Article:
Rhode Island: A State For Sale

by Lincoln Steffens

The most infamous article ever written about Rhode Island is almost certainly the article by the legendary muckraker Lincoln Steffens, which ran in the February 1905 edition of McClure’s Magazine. Steffens found the Ocean State rotten with corruption from Providence and Pawtucket to Bristol and Block Island, with individual citizens selling their votes and U.S. Senator Nelson W. Aldrich, political boss Charles R. Brayton and their cronies manipulating the General Assembly to pad their pockets. He found that corruption at the national level started at the state and local level, using Rhode Island as the modern example. More than a century later, Steffens’ outraged prose remains powerful and entertaining.

The political condition of Rhode Island is notorious, acknowledged, and it is shameful. But the Rhode Islander resents the interest of his neighbors. “Our evils are our troubles,” he says; “they don’t concern the rest of you. Why should we be singled out? We are no worse than others. We are better than some; we want to set things right, but can’t. Conditions are peculiar.”

This is all wrong. The evils of Rhode Island concern every man, woman, and child in our land. For example: The United States Senate is coming more and more to be the actual head of the United States Government. In the Senate there is a small ring (called the Steering Committee), which is coming more and more to be the head of the United States Senate. The head of this committee is Senator Nelson W. Aldrich, who has been described as “the boss of the United States,” “the power behind the power behind the throne,” and “the general manager of the United States.” The fitness of these titles is questioned, but it is a question of national politics, and all I know to the point in that field is what everybody knows: that Senator Aldrich, a very rich man and father-in-law of young Mr. [John D.] Rockefeller, is supposed to represent “Sugar,” “Standard Oil,” “New York,” and, more broadly, “Wall Street”; our leading legislative authority on protective tariff, he speaks for privileged business; the chairman of the Senate Finance Committee, he stands for high finance. These facts and suppositions, taken together with the praises I have heard of him in Wall Street and the comfortable faith he seems to inspire in business men all over the country, suggest that we have in Senator Aldrich the commercial ideal of political character, and — if not the head — at least the political representative of the head of that System which is coming more and more to take the place of the passing paper government of the United States.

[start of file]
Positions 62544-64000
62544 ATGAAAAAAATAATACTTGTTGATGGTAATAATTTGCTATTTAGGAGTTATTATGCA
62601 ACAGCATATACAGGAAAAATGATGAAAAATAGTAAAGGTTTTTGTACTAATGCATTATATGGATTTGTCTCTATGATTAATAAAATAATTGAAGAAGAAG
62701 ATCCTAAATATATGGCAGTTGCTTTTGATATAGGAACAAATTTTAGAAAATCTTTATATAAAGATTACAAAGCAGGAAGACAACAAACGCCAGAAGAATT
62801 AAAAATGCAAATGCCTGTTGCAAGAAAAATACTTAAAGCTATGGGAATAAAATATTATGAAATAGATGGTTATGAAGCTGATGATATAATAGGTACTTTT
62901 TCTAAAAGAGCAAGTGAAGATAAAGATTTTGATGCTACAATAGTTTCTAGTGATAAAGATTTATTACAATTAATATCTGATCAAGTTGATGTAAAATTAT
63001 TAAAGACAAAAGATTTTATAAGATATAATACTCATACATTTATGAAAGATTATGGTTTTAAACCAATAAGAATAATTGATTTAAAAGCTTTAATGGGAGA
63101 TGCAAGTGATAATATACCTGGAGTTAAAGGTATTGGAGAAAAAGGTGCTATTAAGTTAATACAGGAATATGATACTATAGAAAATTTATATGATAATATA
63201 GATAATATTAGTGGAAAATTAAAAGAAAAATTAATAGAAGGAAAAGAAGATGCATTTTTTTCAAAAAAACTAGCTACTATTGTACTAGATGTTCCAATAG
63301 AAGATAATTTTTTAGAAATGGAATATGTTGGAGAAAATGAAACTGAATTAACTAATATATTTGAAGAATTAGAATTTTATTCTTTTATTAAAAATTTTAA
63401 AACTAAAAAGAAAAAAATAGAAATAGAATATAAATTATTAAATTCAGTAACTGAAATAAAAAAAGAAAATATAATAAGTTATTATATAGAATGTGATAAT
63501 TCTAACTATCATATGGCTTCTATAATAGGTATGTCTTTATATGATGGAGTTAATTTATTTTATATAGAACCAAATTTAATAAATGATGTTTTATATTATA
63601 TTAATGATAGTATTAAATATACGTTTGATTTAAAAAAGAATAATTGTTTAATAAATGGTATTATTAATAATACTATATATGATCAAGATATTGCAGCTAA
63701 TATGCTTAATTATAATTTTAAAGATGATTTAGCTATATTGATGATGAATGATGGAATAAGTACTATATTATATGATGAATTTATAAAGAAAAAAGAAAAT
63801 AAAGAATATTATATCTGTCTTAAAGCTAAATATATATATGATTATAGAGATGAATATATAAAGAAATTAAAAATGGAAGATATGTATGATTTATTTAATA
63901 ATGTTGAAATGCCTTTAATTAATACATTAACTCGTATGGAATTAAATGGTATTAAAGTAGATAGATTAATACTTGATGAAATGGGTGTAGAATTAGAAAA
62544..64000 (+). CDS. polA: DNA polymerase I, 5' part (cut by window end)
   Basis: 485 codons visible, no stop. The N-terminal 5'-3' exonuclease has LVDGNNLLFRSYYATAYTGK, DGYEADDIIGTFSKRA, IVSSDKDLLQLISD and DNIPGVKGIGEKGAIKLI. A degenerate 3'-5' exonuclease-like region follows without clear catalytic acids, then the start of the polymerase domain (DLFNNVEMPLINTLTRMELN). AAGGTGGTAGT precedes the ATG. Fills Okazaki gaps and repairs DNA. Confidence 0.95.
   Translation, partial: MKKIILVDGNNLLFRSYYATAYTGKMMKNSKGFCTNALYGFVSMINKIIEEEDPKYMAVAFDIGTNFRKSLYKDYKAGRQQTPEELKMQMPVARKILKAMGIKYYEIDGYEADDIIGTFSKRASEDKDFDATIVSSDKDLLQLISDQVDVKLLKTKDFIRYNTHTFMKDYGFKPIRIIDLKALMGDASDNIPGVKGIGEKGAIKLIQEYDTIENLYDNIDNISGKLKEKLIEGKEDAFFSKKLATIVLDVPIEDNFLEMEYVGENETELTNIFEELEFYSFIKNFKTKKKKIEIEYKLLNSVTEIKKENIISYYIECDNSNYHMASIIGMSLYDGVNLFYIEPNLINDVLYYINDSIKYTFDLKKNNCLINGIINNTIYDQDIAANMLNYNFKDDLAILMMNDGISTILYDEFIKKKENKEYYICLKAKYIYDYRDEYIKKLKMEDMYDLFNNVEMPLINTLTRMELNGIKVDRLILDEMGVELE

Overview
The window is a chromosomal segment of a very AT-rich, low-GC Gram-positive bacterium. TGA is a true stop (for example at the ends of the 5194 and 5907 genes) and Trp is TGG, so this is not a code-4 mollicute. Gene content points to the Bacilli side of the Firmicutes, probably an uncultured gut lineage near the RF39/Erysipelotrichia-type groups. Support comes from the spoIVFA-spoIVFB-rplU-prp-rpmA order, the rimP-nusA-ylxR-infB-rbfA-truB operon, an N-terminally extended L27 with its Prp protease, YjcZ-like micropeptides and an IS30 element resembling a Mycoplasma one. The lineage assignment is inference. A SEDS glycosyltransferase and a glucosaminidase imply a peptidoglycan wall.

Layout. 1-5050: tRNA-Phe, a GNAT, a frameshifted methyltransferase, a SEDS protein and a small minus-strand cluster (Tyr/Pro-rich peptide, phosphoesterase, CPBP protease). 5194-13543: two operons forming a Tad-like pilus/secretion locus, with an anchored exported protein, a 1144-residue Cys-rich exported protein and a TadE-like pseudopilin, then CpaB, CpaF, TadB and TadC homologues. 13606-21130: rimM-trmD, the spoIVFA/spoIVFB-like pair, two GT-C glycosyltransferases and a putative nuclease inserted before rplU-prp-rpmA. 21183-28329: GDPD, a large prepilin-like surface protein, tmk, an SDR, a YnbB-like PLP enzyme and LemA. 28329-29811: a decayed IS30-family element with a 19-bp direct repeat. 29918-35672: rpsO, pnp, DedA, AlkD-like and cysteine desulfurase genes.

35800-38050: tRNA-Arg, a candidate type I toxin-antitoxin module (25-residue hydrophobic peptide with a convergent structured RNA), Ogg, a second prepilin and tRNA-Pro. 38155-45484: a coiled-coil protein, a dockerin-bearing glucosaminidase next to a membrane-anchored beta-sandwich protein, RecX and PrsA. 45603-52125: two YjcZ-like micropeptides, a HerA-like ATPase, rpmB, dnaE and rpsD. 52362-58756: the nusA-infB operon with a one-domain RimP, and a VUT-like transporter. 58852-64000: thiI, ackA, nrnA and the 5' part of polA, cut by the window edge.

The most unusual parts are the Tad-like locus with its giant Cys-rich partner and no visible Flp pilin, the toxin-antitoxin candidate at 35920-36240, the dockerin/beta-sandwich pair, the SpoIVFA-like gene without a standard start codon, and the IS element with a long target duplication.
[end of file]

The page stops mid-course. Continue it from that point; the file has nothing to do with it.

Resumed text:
What sort of a man is Senator Aldrich? What school of politics did he attend, what school of business? What kind of a government is it that forms the traditions and perhaps the ideal of the most powerful man in our national legislature? What kind of a government does he give his own people in his own State? In brief, what is the System that he has produced and that has produced him? These are questions of national interest, and Rhode Island can answer them. Mr. Aldrich is the senior Senator for Rhode Island and Providence Plantations.

And Rhode Island throws light on another national question, a question that is far more important: Aren’t the people themselves dishonest? The “grafters” who batten on us say so. Politicians have excused their own corruption to me time and again by declaring that “we’re all corrupt,” and promoters and swindlers alike describe their victims as “smart folk who think to beat us at our own game.” Without going into the cynic’s sweeping summary that “man always was and always will be corrupt” it is but fair while we are following the trail of the grafters to consider their plea that the corrupt political System they are building up is founded on the dishonesty of the American people. Is it?

It is in Rhode Island. The System of Rhode Island, which has produced the man who is at the head of the political System of the United States, is grounded on the lowest layer of corruption that I have found thus far —the bribery of voters with cash at the polls. Other States know the practice. In Wisconsin, Missouri, Illinois, and Pennsylvania “workers ” are paid “to get out the vote,” but this is only preliminary; the direct and decisive purchase of power comes later, in conventions and legislatures. In these States the corruptionists buy the people’s representatives. In Rhode Island they buy the people themselves.

The conditions are peculiar. As the Rhode Islanders say, their State is peculiar in many ways. But it is American. The smallest of the States, it is one of the biggest in our history. Poor in soil, it is rich in waterways, and the Rhode Islanders, turning early from agriculture to manufacture, made goods which they sent forth from their magnificent harbor to all the world in ships that brought home cargoes of wealth. One of the New England group of colonies, Rhode Island was founded as a refuge from the Puritan intolerance of Massachusetts. One of the “Original Thirteen States,” It was the first (May 4, 1776) to declare Its independence of Great Britain, and the last (May 29, 1790) to give allegiance to the United States, So the American spirit of commercial enterprise and political independence has burned high in Rhode Island. There is nothing peculiar about that, and there is nothing peculiar about the general result of the corruption of the State.

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